Who would fill a second Trump term?


Donald Trump took office in 2017 and already possessed many of the instincts and inclinations of a mob boss — and he left office after learning a fundamental mob boss lesson after a handful of people more loyal to the country than him , hampered his willful rule. Now that Trump and his followers are planning a return to power, they want to make sure that if he is re-elected, he will have nothing less than absolute loyalty.

In a speech this week to the America First Policy Institute, a new pro-Trump group in Washington, the former president outlined his vision for his second administration. As David Frum tells in the Atlantic:

Trump outlined a vision. . . [involving] sweeping new emergency powers for the next Republican president. The President would be empowered to disregard state jurisdiction over criminal law. The President is likely to brush aside a “weak, foolish and stupid governor” and sack “radical and racist prosecutors” – racist here means “anti-white”. The president could federalize the state National Guard for law enforcement duties, stop and search suspects for illegal weapons, and impose death sentences on drug dealers after accelerated trials.

Of course, the defeated, twice impeached President could not make a comeback. The January 6th Committee of the House of Representatives continues to collect and release damning evidence regarding his involvement in the insurgency and his failure to respond. He is reportedly being targeted by prosecutors at the Justice Department. His support among Republicans appears to be declining.

But Trump’s re-election is anything but impossible. And when he returns, he will continue to undermine public confidence in government and end the rule of law – and he will do it with yes men.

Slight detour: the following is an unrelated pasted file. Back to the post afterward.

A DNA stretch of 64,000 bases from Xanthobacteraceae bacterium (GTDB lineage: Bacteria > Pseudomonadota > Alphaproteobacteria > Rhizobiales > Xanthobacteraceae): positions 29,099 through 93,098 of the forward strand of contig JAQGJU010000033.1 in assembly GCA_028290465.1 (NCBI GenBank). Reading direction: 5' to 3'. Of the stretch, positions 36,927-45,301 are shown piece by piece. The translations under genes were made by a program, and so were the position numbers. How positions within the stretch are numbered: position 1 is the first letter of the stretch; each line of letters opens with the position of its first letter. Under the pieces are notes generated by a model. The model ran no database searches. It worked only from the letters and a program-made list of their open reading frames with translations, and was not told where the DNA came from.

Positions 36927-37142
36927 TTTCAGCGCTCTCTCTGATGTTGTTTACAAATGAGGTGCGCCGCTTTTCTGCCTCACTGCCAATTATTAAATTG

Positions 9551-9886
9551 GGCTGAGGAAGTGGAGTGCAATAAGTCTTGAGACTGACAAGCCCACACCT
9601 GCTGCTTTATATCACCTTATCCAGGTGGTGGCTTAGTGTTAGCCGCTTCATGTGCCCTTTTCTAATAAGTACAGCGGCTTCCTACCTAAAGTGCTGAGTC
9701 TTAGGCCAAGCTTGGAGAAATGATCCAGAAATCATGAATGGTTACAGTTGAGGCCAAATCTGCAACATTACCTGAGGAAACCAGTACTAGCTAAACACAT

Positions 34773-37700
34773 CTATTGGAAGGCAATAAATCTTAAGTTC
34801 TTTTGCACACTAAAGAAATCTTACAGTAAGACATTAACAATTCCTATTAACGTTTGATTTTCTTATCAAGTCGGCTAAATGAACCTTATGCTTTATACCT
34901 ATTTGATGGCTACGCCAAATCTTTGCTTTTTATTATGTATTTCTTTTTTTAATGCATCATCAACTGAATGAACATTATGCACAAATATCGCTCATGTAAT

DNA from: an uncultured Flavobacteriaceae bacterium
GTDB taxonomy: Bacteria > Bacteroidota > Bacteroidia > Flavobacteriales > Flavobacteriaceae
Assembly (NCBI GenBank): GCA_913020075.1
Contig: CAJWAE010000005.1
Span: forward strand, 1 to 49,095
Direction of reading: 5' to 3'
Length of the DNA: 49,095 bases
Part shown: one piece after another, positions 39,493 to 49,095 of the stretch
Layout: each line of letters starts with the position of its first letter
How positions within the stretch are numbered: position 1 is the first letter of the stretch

Imagine his next cabinet. There won’t be people like Rex Tillerson, John Kelly, James Mattis or HR McMaster – nobody with a backbone, let alone a conscience.

Former Trump trade adviser Peter Navarro, who is currently facing charges of contempt of Congress after defying a Jan. 6 subpoena, has offered a few names for Trump Team 2.0. They include bombastic Fox News host Jeanine Pirro as Attorney General and Kash Patel, the sycophantic and ambitious former adviser to Rep. Devin Nunes, who was briefly Chief of Staff to the incumbent Secretary of Defense, as Director of National Intelligence.

Next, imagine Mike Flynn, a convicted felon, as secretary of defense, Fox host Dan Bongino as the next FBI director. Secretary of Commerce Mike Lindell or Patrick Byrne. Tony Ornato as Director of Intelligence. What about Solicitor General John Eastman, who a federal judge has said was likely involved in a criminal conspiracy with Trump? A Democrat-controlled Senate would reject all of these individuals, but who knows what a Republican-controlled Senate would do?

And then there are the 4,000 political appointments in the lower cabinet that every government has to make. Jonathan Swan reports that the Trump-worshiping nonprofit conservative world has been building databases of future loyalists to fill those jobs. The Heritage Foundation organized fifteen conservative groups into a loose confederation to divide up the work, according to Swan.